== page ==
Wednesday, January 28, 2015

The Spirit of Chaos, Or Making A Mess In The World

It’s Wednesday, and so time for the ‘papal examen’ once again. I have been taking the Wednesdays to go through the Pope’s wonderful address to the Curia before Christmas, which many took as a scathing rebuke of ‘those guys in the Vatican’, but which have decided to regard as ‘a mighty fine examination of conscience for all of us.’

We are at the fourth of the fifteen ailments he listed in that talk. It is thus:

The disease of excessive planning and of functionalism. When the apostle plans everything down to the last detail and believes that with perfect planning things will fall into place, he becomes an accountant or an office manager. Things need to be prepared well, but without ever falling into the temptation of trying to contain and direct the freedom of the Holy Spirit, which is always greater and more flexible than any human planning (cf. Jn 3:8).

We contract this disease because “it is always more easy and comfortable to settle in our own sedentary and unchanging ways. In truth, the Church shows her fidelity to the Holy Spirit to the extent that she does not try to control or tame him… to tame the Holy Spirit! … He is freshness, imagination, and newness”.

Now, this one is a bit of a challenge for me to write about. Anyone reading this who knows me personally might accuse me of many crimes against God and humanity, but would probably never accuse me of being hyper-organized in them. Getting everything planned out to the last detail is not exactly my normal modus operandi. Uh… yeah, no.

That being said, let’s look at this. I live in community with a couple hundred people, and do a fair bit of spiritual direction besides, so while I personally err on the side of barely managed chaos, I am certainly familiar with the phenomenon of excessive organization. I would have to say, mind you, that Madonna House tends to avoid this particular trap in general. It’s a very well-organized, well-run community, but we have learned over the years that the Holy Spirit not only wants but demands room to move in our common life.

Whenever we have erred on the side of getting things a little too planned out, God seems to delight in throwing us a curve ball—essentially whatever we planned just blows up in our face. We have experienced this over the decades so many times that most of us in MH develop a pretty good sense of when we have organized things just enough and need to stand back and leave the rest to God.

I think it is fear and a lack of faith that might drive this excess of planning, this desire to have everything nailed down. There is always, in Christian life, an absolute need really to allow the Holy Spirit to work things out. We cannot plan things so well as to be assured of a good outcome. So often, when we try, we slip into a subtle egoism: what we are seeking is not God’s will and the kingdom of heaven, but our own little ideas about what is supposed to happen.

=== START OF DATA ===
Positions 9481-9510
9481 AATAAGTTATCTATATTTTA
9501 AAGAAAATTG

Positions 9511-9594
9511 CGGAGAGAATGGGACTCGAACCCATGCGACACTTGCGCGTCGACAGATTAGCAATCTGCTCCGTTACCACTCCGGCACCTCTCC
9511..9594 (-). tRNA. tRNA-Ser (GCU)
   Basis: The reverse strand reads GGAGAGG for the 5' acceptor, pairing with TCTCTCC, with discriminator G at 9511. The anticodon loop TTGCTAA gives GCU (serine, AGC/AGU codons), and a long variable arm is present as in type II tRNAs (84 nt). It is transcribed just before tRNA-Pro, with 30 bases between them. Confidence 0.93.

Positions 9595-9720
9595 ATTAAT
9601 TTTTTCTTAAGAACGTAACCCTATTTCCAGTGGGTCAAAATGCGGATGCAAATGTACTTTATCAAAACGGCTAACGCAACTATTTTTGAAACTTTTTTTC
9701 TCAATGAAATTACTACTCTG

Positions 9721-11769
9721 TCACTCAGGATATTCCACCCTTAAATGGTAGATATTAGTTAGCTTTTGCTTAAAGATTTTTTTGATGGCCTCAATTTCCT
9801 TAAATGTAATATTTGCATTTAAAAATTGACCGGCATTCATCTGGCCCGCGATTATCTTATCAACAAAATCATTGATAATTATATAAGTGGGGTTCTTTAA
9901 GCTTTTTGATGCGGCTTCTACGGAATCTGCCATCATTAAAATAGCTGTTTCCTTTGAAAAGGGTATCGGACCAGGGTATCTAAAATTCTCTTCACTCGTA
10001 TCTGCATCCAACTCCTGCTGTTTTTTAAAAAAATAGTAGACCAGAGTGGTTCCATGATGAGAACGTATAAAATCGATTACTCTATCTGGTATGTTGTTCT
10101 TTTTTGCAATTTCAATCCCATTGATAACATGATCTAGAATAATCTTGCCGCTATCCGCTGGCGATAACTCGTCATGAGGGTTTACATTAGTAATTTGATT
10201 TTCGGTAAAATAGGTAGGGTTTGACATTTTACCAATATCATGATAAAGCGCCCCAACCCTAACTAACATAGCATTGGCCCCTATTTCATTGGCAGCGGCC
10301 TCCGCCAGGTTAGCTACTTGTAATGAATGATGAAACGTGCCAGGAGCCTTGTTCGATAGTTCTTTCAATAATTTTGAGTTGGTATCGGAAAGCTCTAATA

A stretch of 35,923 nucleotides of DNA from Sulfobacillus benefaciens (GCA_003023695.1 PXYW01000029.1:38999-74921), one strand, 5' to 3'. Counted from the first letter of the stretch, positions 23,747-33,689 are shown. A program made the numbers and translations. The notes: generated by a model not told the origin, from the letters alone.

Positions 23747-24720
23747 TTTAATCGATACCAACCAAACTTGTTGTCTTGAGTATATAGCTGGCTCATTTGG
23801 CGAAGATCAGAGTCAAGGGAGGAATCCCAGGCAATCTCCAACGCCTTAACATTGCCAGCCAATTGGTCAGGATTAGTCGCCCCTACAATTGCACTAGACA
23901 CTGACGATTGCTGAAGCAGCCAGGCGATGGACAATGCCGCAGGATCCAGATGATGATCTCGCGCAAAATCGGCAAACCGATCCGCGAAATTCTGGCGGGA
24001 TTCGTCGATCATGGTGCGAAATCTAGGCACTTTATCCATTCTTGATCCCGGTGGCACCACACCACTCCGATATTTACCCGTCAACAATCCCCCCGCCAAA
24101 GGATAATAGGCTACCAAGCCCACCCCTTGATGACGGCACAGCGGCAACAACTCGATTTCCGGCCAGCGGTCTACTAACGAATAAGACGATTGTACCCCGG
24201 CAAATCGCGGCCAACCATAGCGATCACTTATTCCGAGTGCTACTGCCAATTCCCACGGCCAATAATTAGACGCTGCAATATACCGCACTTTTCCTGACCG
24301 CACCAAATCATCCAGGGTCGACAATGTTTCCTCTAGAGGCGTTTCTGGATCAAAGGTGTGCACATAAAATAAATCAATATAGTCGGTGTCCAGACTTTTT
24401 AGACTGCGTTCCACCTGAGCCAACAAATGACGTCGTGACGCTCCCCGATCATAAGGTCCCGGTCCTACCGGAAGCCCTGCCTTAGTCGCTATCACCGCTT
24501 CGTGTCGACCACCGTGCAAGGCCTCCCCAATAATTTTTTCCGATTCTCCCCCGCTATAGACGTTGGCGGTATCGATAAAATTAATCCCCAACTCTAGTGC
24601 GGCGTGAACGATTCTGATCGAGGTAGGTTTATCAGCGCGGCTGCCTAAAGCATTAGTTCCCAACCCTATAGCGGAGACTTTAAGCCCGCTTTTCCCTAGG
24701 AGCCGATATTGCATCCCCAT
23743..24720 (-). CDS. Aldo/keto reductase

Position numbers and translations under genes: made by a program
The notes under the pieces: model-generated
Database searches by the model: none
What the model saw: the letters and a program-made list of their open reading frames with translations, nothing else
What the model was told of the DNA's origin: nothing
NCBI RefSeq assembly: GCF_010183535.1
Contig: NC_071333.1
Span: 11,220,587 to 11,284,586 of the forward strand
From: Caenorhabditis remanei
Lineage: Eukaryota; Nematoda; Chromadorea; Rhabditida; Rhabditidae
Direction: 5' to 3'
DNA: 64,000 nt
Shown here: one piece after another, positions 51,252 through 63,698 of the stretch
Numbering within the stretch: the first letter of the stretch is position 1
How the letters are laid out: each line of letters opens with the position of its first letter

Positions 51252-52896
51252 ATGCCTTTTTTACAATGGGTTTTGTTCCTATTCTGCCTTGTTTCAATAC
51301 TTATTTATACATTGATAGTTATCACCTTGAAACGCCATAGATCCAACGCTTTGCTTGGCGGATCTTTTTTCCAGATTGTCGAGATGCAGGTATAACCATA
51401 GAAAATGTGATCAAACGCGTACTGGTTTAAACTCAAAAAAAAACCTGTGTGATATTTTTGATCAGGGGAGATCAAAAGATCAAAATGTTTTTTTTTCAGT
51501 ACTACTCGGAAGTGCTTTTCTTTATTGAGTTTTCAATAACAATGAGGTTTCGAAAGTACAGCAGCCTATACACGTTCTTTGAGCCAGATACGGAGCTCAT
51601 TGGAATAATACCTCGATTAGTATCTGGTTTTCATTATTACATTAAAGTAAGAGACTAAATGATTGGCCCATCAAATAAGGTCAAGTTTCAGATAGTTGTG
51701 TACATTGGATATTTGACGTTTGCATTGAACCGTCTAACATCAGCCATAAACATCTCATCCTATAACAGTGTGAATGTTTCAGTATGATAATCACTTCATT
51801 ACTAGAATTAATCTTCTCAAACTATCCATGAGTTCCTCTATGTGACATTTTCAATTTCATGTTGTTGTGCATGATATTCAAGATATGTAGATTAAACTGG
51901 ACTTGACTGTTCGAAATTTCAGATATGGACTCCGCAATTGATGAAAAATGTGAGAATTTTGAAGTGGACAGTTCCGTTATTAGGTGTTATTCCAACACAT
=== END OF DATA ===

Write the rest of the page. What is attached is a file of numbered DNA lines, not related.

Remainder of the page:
I see this struggle in lots of circumstances and situations. Perhaps most sympathetically and understandably, I see it in the many good Catholic families I know. Mothers and fathers worry about their children—that is the nature of things, and a good nature it is. But it is a dreadful mistake to let that worry devolve into trying to control every aspect of the child’s life, of the family’s life, and to believe that if we just get everything organized rightly, establish the home in perfect spiritual and physical order, then the kids will be all right, and grow up to be good virtuous Catholic men and women.

Well, no. Human freedom and God’s grace are these irreducible realities in every human life. And this is not a bug, but a feature, as they say in the computer industry. Human virtue and human sanctity grow out of the mysterious encounter of the human soul with the Spirit of the living God, not from having everything super-organized. And we have to allow room for that encounter to happen, messy and chaotic as that may make our lives at times.

Waiting on God and waiting on one another. Whether it is in a family, a religious community, or the Roman Curia, this is the deep patience of the Gospel that we need to ensure that it is God’s will and God’s kingdom, not our will and our puny little kingdom, that we are building with our lives.

So it is a matter of not fearing that chaos, that seeming disorganization. In truth, there is a deeper order, a more profound organization that is occurring when we choose not to plan everything out all the time: the choice to live under God’s authority and listen to the Spirit in our daily lives, and so have our own souls in right order before Him.

1 comment:

  1. Yeah, I'd have to agree. I probably tend too far in the opposite direction (maybe not enough planning) but when I fall into excessive planning, it's usually a response to panic, forgetting who's really in control.


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